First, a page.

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Illinois man accepts plea in drug manufacturing case

A 28-year-old Tremont, Illinois, man pleaded guilty on Monday to aggravated manufacturing of meth in residence where a minor younger than 18 resided. The man’s case had been expected to go to trial on Monday, and he could have received a sentence of up to 120 years if he had been convicted. Instead, the man is expected to serve 17.5 years of jail time with credit toward the 529 days that he has already served since his arrest.

The charges against the man stemmed from a reported raid on the man’s residence back in May 2013. During the raid, police allegedly recovered a cooking vessel that tested positive for the presence of meth and weighed more than 200 grams. They also found a variety of other meth-making equipment. According to court records, the man reportedly threw one cooking vessel out a window as police made their way in.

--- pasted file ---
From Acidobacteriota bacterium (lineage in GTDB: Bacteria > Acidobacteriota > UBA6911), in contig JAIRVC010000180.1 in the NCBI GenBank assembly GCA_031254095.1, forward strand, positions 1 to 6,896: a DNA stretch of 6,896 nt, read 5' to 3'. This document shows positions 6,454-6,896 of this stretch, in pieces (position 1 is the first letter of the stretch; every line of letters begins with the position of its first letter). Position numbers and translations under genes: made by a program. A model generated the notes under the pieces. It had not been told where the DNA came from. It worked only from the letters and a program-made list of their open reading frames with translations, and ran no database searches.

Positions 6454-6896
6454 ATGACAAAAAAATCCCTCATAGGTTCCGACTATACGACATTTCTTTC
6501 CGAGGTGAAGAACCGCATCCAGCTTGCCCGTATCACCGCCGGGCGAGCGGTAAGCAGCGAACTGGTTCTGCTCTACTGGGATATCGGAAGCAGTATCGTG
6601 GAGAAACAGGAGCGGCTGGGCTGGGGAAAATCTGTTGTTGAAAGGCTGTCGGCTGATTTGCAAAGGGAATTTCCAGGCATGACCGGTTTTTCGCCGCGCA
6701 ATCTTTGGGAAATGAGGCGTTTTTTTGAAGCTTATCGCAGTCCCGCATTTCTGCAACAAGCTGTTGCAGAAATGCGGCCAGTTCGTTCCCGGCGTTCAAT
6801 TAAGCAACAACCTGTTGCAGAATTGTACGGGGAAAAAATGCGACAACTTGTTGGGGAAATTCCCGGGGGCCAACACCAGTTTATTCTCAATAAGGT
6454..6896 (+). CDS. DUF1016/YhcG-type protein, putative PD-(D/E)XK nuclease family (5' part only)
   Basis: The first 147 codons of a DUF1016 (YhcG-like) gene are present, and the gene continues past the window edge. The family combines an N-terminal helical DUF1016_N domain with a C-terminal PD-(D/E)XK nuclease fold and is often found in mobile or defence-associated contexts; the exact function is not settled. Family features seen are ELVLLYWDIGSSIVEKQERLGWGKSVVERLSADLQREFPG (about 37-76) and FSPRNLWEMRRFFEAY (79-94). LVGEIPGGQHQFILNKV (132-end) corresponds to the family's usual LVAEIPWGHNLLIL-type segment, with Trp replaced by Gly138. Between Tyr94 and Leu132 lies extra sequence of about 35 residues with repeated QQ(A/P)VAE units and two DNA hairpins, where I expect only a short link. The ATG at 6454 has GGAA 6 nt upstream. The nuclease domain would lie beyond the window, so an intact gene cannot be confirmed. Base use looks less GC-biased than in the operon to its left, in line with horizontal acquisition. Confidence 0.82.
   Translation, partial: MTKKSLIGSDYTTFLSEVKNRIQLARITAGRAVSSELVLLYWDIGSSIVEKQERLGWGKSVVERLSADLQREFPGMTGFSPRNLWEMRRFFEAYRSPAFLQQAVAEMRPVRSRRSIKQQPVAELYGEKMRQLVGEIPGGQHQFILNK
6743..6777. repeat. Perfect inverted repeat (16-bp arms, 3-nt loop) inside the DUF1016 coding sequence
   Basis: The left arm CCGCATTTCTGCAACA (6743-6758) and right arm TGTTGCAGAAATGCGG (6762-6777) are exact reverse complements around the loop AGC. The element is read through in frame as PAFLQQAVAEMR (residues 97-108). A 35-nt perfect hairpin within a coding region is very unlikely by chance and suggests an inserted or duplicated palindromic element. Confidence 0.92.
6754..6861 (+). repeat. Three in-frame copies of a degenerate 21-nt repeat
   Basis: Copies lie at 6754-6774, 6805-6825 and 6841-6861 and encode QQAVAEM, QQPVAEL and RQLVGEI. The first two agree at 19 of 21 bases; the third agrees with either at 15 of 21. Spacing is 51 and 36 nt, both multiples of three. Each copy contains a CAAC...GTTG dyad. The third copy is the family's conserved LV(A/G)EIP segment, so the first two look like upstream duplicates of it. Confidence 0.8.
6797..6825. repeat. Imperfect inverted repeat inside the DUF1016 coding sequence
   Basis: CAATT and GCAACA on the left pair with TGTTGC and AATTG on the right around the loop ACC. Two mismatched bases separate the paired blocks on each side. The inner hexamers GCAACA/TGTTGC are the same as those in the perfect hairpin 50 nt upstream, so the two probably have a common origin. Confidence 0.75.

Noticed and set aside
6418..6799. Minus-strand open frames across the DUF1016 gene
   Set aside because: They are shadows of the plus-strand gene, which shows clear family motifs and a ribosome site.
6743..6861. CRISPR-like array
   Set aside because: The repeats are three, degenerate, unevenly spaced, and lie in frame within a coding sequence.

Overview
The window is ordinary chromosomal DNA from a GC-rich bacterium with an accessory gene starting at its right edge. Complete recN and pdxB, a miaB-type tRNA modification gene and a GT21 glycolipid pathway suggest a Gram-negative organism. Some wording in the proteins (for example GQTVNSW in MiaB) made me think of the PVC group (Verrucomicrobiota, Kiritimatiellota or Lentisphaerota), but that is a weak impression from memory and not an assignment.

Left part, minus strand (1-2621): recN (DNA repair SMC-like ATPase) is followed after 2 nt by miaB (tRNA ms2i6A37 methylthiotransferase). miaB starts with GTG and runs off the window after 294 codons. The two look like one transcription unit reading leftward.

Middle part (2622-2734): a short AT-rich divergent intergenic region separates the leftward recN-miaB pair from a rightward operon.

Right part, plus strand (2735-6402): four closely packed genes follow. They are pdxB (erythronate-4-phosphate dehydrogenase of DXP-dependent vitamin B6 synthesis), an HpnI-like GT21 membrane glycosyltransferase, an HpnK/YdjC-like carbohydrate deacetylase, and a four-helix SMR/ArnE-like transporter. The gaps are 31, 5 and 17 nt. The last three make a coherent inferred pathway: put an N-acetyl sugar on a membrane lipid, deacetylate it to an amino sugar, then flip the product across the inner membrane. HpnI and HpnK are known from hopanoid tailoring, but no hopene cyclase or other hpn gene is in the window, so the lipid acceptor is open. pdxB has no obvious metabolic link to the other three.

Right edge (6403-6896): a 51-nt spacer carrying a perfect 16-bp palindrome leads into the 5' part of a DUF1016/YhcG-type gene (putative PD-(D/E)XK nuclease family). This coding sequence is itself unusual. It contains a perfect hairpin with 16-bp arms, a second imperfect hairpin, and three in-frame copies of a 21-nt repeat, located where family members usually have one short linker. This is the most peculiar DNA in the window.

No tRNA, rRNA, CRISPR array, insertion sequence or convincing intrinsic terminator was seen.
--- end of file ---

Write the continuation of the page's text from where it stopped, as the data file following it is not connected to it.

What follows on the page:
Although the man had been offered other plea deals since his arrest, the man’s prosecution became delayed back in October after he reportedly told the court that he did not think that he was mentally stable enough to make a determination as to whether he should enter into a plea agreement or proceed to trial. The man stated at that time that he was bipolar and had not been able to take medicine while he was incarcerated. The medicine is used to control his mental condition. He informed the judge on Monday that he felt his mind was now clear enough that he could make a decision and accepted the plea agreement.

Defendants who are accused of drug manufacturing may face stiff prison sentences if they are convicted. An experienced Illinois criminal attorney may be able to assist a defendant during the difficult legal process.

Source: Source: Journal Star, “Tremont man pleads guilty to making meth,” Michael Smothers, July 7, 2014

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